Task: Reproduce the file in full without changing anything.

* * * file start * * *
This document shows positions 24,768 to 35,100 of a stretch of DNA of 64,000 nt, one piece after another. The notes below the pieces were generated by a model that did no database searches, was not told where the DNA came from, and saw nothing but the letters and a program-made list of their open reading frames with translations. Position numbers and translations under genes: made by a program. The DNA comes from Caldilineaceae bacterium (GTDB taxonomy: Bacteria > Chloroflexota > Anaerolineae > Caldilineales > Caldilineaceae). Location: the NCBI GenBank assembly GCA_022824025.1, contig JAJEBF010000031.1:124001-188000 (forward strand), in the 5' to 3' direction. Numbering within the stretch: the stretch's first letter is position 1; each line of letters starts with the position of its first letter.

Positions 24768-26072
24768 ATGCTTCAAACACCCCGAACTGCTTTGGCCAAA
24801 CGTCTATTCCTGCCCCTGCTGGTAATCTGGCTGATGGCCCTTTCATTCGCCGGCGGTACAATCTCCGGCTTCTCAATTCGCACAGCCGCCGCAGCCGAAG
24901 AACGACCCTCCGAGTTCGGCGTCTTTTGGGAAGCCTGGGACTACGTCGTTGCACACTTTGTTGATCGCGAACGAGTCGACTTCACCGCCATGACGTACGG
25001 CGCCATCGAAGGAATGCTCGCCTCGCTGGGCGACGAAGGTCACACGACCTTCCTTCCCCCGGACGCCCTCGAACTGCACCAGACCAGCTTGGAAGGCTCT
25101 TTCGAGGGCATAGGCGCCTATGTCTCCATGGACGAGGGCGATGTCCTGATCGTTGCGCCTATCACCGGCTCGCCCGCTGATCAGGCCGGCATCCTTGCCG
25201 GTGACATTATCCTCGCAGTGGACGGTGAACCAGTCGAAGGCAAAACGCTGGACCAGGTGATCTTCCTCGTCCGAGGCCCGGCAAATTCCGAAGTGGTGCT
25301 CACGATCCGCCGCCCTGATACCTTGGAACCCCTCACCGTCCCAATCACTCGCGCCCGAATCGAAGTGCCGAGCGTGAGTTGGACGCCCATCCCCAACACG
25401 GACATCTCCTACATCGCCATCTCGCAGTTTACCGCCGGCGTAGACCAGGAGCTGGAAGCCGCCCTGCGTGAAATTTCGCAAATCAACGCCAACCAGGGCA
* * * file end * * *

This document shows positions 24,768 to 35,100 of a stretch of DNA of 64,000 nt, one piece after another. The notes below the pieces were generated by a model that did no database searches, was not told where the DNA came from, and saw nothing but the letters and a program-made list of their open reading frames with translations. Position numbers and translations under genes: made by a program. The DNA comes from Caldilineaceae bacterium (GTDB taxonomy: Bacteria > Chloroflexota > Anaerolineae > Caldilineales > Caldilineaceae). Location: the NCBI GenBank assembly GCA_022824025.1, contig JAJEBF010000031.1:124001-188000 (forward strand), in the 5' to 3' direction. Numbering within the stretch: the stretch's first letter is position 1; each line of letters starts with the position of its first letter.

Positions 24768-26072
24768 ATGCTTCAAACACCCCGAACTGCTTTGGCCAAA
24801 CGTCTATTCCTGCCCCTGCTGGTAATCTGGCTGATGGCCCTTTCATTCGCCGGCGGTACAATCTCCGGCTTCTCAATTCGCACAGCCGCCGCAGCCGAAG
24901 AACGACCCTCCGAGTTCGGCGTCTTTTGGGAAGCCTGGGACTACGTCGTTGCACACTTTGTTGATCGCGAACGAGTCGACTTCACCGCCATGACGTACGG
25001 CGCCATCGAAGGAATGCTCGCCTCGCTGGGCGACGAAGGTCACACGACCTTCCTTCCCCCGGACGCCCTCGAACTGCACCAGACCAGCTTGGAAGGCTCT
25101 TTCGAGGGCATAGGCGCCTATGTCTCCATGGACGAGGGCGATGTCCTGATCGTTGCGCCTATCACCGGCTCGCCCGCTGATCAGGCCGGCATCCTTGCCG
25201 GTGACATTATCCTCGCAGTGGACGGTGAACCAGTCGAAGGCAAAACGCTGGACCAGGTGATCTTCCTCGTCCGAGGCCCGGCAAATTCCGAAGTGGTGCT
25301 CACGATCCGCCGCCCTGATACCTTGGAACCCCTCACCGTCCCAATCACTCGCGCCCGAATCGAAGTGCCGAGCGTGAGTTGGACGCCCATCCCCAACACG
25401 GACATCTCCTACATCGCCATCTCGCAGTTTACCGCCGGCGTAGACCAGGAGCTGGAAGCCGCCCTGCGTGAAATTTCGCAAATCAACGCCAACCAGGGCA